50. 50. Aim of Gradient System  In isocratic mode 50 Long analysis time!! Poor separation!! CH3OH / H2O = 6 / 4 CH3OH / H2O = 8 / 2 (Column: ODS type)
  51. 51. Aim of Gradient System If the eluent composition is changed gradually during analysis... 51 95% 30% Concentrationofmethanolineluent
  52. 52. Four types of columns used in HPLC 1) High performance analytical columns The internal diameter 1.0 - 4.6 mm; lengths 15 –250 mm] - used mainly for qualitative and quantitative analysis 2) Preparative columns The Internal Diameter > 4.6 mm; lengths 50 –250 mm) – used mainly for preparative work 3) Capillary columns The internal Diameter 0.1 -1.0 mm; various lengths) 4) Nano columns the Internal diameter (< 0.1 mm) HPLC Column
  53. 53. PARAMETERS: 1- Internal diameter: A critical aspect that determines quantity of analyte that can be loaded onto the column and also influences sensitivity. 2- Particle size: Smaller particles generally provide more surface area and better separations. 54
  54. 54. 3- Pore size: Many stationary phases are porous to provide greater surface area. Small pores provide arger pore size has better kinetics. 55
  55. 55. The outer particle surface to its inner one is about 1:1000. 4-Pump pressure: The pump performance is measured on their ability to yield a consistent and reproducible pressure and flow rate. 56
  56. 56. Temperature Control in HPLC: To achieve 1-Reproducibility 2-Solubility 3-Stability 57 Temperature is controlled by: 1.Oven 2.Heater Block 3.Water bath
  57. 57. HPLC Detector The ideal characteristics: 1. Adequate sensitivity for the particular task. 2. Good stability and reproducibility. 3. Insensitive to changes in solvent, flow rate, and temperature. 4. High reliability and ease of use. 5. Non-destructive for the sample. Mobile phase reservoir Solvent mixing valve Pump Chart injection valve Recorder Waste Detector
  58. 58. Representative HPLC Detectors 59  UV-VIS absorbance detector  Photodiode array-type UV-VIS absorbance detector  Fluorescence detector  Refractive index detector  Evaporative light scattering detector  Electrical conductivity detector  Electrochemical detector  Mass spectrometer
  59. 59. Comparison of Detectors Selectivity Possibility of Gradient System Absorbance Light-absorbing substances Possible Fluorescence Fluorescent substances Possible Differential refractive index None Impossible Evaporative light scattering Nonvolatile substances Possible Electrical conductivity Ionic substances Partially possible Electrochemical Oxidizing / reducing substances Partially possible 60 Note: The above table indicates general characteristics. There are exceptions.
  60. 60. HPLC separation modes 1) Normal Phase Liquid Chromatography  Is a technique that uses columns packed with polar stationary phases ( e.g Silica gel) combined with nonpolar or moderately-polar mobile phases (e.g hexane) to separate the components of mixtures.  The rate at which individual solutes migrate through HPLC columns is primarily a function of their polarity.  Less polar solutes move the fastest and therefore exit the column and are detected first, followed by solutes of increasing polarity which move more slowly
  61. 61. Stationary Phase and Mobile Phase Used in Normal Phase Mode 62  Stationary Phase  Silica gel: -Si-OH  Cyano type: -Si-CH2CH2CH2CN  Amino type: -Si-CH2CH2CH2NH2  Diol type: -Si-CH2CH2CH2OCH(OH)-CH2OH  Mobile Phase  Basic solvents: Aliphatic hydrocarbons, aromatic hydrocarbons, etc.  Additional solvents: Alcohols, ethers, etc.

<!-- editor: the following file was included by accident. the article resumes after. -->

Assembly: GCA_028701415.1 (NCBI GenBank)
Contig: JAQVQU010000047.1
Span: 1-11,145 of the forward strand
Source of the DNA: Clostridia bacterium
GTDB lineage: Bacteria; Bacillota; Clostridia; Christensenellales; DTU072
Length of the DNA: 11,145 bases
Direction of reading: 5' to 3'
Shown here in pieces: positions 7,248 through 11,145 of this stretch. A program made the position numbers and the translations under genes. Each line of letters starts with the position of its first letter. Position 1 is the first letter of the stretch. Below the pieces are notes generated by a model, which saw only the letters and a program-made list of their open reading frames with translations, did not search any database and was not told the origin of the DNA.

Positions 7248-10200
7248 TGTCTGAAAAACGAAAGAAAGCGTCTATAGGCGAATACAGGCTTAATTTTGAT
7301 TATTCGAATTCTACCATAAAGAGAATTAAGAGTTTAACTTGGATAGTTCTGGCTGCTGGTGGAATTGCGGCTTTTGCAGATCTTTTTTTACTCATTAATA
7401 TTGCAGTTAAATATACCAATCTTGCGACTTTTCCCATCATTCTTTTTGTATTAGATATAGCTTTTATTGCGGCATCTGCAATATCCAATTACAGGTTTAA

62. 62. Relationship between Hydrogen Bonding and Retention Time in Normal Phase Mode 63 OH HO SiOH SiOH Strong Weak Steric hindrance Very weak
  63. 63. Relationship Between Eluent Polarity and Retention Time in Normal Phase Mode 64 100/0 Eluent: Hexane/methanol 95/5 98/2
  64. 64. Nonpolar (Hydrophobic) Functional Groups and Polar (Hydrophilic) Functional Groups 65  Nonpolar Functional Groups  -(CH2)nCH3  Alkyl groups  -C6H5  Phenyl groups  Polar Functional Groups  -COOH  Carboxyl groups  -NH2  Amino groups  -OH  Hydroxyl groups
  65. 65. 2) Reverse Phase Liquid Chromatography The mobile phase is polar and the stationary pahse is non polar The silica in the column is modified to make it non-polar (Silica C18 molecule), typically 8 or 18 carbons are added to the silica (C8 – C18) then the silica C18 is non polar. The non polar molecules binds/adsorbs to it and the polar molecules will pass more quickly through the stationary phase.
  66. 66. Relationship Between Retention Time and Polarity 67 C18 (ODS) CH3 Strong Weak OH
  67. 67. Basic Settings for Eluent Used in Reversed Phase Mode 68  Water (buffer solution) + water-soluble organic solvent  Water-soluble organic solvent: Methanol Acetonitrile Tetrahydrofuran etc.  The mixing ratio of the water (buffer solution) and organic solvent has the greatest influence on separation.  If a buffer solution is used, its pH value is an important separation parameter.
  68. 68. Relationship between Polarity of Eluent and Retention Time in Reversed Phase Mode 69 60/40 Eluent: Methanol / Water 80/20 70/30
  69. 69. Normal Phase / Reversed Phase Stationary phase Mobile phase Normal phase High polarity (hydrophilic) Low polarity (hydrophobic) Reversed phase Low polarity (hydrophobic) High polarity (hydrophilic) 70
  70. 70. Why the Reverse phase HPLC is more commonly used than Normal phase HPLC 1) Reverse phase is easier to use than normal phase 2) Reverse phase has hydrophobic stationary which can be applied to a wide range of molecules, it works well in retention time for most of the organic analytes. (70 – 80 % of common analytes can be measured by RP – HPLC) 3) Reverse phase has more options for chromatographer It also allows precise control of variables such as organic solvent type, concentration and pH